Shaping & Finishing

The bat is now expertly shaped using traditional drawknives, spokeshaves and wooden blockplanes, the greatest care being taken to obtain the correct shape and balance. Drawknives are used because the batmaker can remove a large amount of wood from the blade and start to form a rough shape. A wide, flat drawknife is used to carve the back and toe of the bat whilst a thin blade with a steep bevel is reversed to blend the shoulders into the handle of the bat.

The wooden blockplane is then used to achieve a more refined profile; this is a much lighter tool and the batmaker benefits from this after a long day at the workbench.

The final smoothing process is done with an adjustable smoothing plane; one uses a very coarse set curved blade in this plane to achieve maximum weight distribution throughout the back of the bat.

The shoulders and lower part of the handle are smoothed and tidied up with a wooden spokeshave. Many batmakers use metal spokeshaves but with the wooden body one can produce a better shape. The handle is then rounded off to the customers requirements with a surform rasp, taking care to get rid off all ridges that could prove uncomfortable to hold for the batsman.

The blade is sanded on a pneumatic sanding drum inflated to varied pressures for sanding different bat profiles. This is a complex process and can prove to be the hardest part of the batmaking process to learn due to the finer balance of the handmade bat. The finishing section is crucial for Laver & Wood cricket bats, as this is where we do most of our quality control.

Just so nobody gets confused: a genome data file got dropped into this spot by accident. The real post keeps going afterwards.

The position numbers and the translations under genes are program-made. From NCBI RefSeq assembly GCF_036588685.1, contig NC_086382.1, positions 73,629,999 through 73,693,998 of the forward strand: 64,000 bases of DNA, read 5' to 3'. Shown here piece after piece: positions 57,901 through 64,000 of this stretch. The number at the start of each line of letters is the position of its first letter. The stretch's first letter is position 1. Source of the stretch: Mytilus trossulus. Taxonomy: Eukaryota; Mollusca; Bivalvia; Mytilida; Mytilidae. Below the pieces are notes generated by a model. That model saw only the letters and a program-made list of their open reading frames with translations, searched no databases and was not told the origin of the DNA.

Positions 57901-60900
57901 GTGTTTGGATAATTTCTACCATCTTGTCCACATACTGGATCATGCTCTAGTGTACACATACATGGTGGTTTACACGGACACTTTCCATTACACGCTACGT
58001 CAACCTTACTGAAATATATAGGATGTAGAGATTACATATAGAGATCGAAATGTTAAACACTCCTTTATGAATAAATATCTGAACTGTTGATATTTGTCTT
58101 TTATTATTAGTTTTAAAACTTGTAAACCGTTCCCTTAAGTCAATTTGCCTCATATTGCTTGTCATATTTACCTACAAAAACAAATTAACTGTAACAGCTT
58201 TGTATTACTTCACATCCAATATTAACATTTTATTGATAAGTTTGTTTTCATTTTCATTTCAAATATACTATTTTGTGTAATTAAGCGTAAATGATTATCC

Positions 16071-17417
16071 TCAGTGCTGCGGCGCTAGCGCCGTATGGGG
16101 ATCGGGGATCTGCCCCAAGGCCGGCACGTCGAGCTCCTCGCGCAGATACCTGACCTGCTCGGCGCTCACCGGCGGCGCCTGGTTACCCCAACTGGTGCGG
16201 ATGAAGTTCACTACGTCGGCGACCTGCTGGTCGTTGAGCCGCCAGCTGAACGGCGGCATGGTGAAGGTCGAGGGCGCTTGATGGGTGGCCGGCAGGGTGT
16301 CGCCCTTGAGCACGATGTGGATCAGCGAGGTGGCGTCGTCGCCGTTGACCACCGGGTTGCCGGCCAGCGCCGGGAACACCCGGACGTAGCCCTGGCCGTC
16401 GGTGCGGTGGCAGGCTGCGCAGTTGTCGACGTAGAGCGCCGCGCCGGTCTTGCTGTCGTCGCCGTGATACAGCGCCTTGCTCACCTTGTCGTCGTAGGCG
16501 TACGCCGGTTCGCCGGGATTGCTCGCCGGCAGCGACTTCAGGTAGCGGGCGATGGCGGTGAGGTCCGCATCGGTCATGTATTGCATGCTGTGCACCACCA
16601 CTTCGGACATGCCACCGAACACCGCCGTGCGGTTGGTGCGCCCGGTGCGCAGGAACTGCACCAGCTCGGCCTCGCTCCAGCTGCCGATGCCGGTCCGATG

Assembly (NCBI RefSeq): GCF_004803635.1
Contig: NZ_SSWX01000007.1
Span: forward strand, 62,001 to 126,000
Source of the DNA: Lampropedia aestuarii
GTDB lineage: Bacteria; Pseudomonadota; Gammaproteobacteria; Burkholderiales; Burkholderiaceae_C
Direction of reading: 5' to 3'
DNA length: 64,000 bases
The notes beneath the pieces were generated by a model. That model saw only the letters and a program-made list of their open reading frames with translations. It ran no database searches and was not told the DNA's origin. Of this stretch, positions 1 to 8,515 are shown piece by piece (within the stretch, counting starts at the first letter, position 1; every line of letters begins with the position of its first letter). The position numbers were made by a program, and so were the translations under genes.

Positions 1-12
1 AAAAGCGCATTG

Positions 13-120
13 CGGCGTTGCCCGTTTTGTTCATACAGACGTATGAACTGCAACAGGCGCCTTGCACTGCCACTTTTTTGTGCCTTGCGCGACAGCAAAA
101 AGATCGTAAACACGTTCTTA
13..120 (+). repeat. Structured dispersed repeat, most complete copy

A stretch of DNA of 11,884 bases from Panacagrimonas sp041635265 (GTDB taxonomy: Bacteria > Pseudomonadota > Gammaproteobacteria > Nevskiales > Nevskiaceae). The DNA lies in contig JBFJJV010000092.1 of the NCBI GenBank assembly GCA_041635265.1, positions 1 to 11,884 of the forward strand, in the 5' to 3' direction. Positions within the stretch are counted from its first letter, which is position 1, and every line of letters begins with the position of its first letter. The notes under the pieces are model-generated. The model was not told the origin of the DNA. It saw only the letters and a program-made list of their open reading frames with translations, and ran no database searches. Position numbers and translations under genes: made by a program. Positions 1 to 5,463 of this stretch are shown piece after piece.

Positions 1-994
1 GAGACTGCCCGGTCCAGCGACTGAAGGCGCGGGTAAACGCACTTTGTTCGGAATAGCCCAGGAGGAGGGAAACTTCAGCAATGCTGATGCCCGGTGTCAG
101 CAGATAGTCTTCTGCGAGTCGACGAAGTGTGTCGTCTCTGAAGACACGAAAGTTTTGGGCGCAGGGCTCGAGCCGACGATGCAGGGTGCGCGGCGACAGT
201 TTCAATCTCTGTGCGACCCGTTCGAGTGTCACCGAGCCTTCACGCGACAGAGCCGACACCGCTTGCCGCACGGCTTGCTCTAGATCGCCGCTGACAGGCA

We hand sand the whole bat with finer grades of sandpaper and then polish the bat with a horse’s shinbone to give a smooth finish. We also burnish the bat blade with a burnishing mop and chalk/wax compound for a more appealing finish.

The bat is then ready to have the handle bound with twine to provide more strength, PVA adhesive is used to bind the twine to the handle, the binding is done on a simple pedal operated machine to ensure the uniformity of the twine. Once this has all dried the rubber grip is rolled on using a gripping cone. The Laver & Wood label is applied and bats are all oiled with Raw Linseed oil at this stage to start the knocking in process.

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